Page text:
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Murphy says "there are not the votes" to pass an assault weapons ban in Congress

Murphy on assault weapons ban
Murphy says "there are not the votes" for an assault weapons ban 07:32

In the wake of another deadly school shooting, Sen. Chris Murphy, a Democrat from Connecticut who is at the forefront of gun control legislation in Congress, has again called for action from federal lawmakers that could help reduce the risks of future tragedies involving assault weapons.

While Murphy acknowledged during an appearance on "Face the Nation" Sunday morning that "there are not the votes" in the U.S. Senate as it stands to pass an assault weapons ban, which President Joe Biden has been pushing for since last year, the congressman discussed possible steps forward to increase gun control.

"After Uvalde, I want to ban assault weapons. I think it's just absolutely unconscionable that we allow these weapons of war to be in commercial circulation," Murphy said. 

"But there's not the votes to do that. So, what are there the votes to do? Let's explore the potential of what's possible," the senator continued. "And so what if we said before you get an AR-15, you have to show that you are responsible, that you know how to operate it, what if we applied background checks universally, simply to the purchase of those weapons?"

Murphy said that while he ultimately wants assault-style weapons "off the street," he also believes that "we'd be a safer nation if we required just a little bit of training before you bought the most dangerous weapons commercially available."

Sen. Chris Murphy on "Face the Nation" on April 2, 2023.  CBS News

Six people were shot and killed last week in the shooting at The Covenant School, a private Christian school attached to a church in Nashville, Tennessee, that teaches students enrolled in pre-kindergarten through 6th grade. Three of the six victims were 9-year-old students at the school, while the other three were adult staff members. The shooter, a 28-year-old local resident who was armed with two assault weapons and a handgun, was also fatally shot by responding police officers.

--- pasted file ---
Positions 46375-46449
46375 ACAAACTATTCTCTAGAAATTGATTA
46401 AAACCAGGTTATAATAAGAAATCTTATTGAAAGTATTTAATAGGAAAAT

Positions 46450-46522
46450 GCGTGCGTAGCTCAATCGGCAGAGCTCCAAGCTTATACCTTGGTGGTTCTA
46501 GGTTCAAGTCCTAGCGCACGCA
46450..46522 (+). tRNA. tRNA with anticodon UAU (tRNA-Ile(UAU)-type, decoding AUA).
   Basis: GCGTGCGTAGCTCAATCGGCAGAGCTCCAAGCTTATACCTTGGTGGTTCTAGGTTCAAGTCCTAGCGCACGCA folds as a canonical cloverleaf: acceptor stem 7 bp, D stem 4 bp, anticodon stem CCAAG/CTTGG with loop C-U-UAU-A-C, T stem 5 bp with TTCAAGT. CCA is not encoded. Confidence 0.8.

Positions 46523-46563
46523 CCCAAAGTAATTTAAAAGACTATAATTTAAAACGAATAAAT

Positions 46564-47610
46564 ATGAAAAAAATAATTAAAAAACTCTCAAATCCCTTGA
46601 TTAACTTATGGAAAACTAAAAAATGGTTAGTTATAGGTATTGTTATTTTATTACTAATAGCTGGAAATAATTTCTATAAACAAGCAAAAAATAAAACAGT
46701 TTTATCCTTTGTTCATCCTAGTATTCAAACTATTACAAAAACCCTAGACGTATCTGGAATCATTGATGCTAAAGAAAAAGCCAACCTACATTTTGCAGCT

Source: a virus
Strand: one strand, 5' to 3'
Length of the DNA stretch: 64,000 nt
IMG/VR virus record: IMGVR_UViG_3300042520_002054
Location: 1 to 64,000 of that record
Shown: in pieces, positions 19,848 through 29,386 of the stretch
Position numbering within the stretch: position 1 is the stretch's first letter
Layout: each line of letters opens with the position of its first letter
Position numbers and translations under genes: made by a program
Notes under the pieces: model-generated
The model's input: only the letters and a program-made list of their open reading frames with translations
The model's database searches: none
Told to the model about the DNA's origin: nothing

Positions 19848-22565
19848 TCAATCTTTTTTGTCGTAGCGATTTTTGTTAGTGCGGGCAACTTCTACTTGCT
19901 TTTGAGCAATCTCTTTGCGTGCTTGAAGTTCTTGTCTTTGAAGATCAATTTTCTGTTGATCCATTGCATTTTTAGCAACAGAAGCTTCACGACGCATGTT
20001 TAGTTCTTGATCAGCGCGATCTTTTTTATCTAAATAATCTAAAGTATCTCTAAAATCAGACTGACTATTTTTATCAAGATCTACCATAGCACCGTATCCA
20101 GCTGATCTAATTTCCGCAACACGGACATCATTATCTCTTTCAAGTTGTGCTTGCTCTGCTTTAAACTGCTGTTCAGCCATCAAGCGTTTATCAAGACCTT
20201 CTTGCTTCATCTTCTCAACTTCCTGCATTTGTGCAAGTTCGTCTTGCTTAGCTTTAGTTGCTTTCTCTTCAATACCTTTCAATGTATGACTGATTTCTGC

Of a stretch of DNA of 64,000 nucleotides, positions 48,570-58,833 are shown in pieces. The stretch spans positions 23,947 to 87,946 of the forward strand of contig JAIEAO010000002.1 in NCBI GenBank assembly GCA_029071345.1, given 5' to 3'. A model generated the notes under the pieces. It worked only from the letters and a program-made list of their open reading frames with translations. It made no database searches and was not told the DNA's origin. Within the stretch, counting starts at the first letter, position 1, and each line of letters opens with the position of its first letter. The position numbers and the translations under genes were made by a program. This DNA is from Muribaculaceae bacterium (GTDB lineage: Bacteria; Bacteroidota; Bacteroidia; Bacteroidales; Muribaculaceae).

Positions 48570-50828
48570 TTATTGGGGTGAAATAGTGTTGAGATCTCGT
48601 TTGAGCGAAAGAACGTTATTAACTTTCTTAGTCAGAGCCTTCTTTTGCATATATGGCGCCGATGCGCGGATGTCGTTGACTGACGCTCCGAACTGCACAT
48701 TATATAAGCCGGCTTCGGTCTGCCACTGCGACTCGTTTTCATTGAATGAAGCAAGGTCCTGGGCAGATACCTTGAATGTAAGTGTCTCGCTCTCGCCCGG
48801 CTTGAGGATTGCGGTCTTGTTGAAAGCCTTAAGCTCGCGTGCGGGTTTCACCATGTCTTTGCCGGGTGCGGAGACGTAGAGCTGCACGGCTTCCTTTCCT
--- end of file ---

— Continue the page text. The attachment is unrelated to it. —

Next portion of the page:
Authorities said later that their preliminary investigation showed the shooter had previously purchased seven different weapons from five gun stores in the area, something that, Murphy pointed out, might have raised concerns ahead of time if there were trigger laws in place in Tennessee, which "could have made a difference."

"If parents know that they have the opportunity to take firearms away from an individual in their family that they know is in crisis, then they are frankly going to be more vigilant about searching for that potential connection to a weapon. In Tennessee, they couldn't do anything about it even if they knew about the weapons," Murphy said. 

"And so what we know is that in states that have red flag laws, they are used responsibly and frequently to take guns away from people in crisis," he continued. "Florida, a red state, has a red flag law that's been used 8,000 times to take weapons away from people who are contemplating violence against others, or contemplating violence against themselves. They work and if Tennessee had a red flag law, and the parents knew about it maybe this situation wouldn't have happened."

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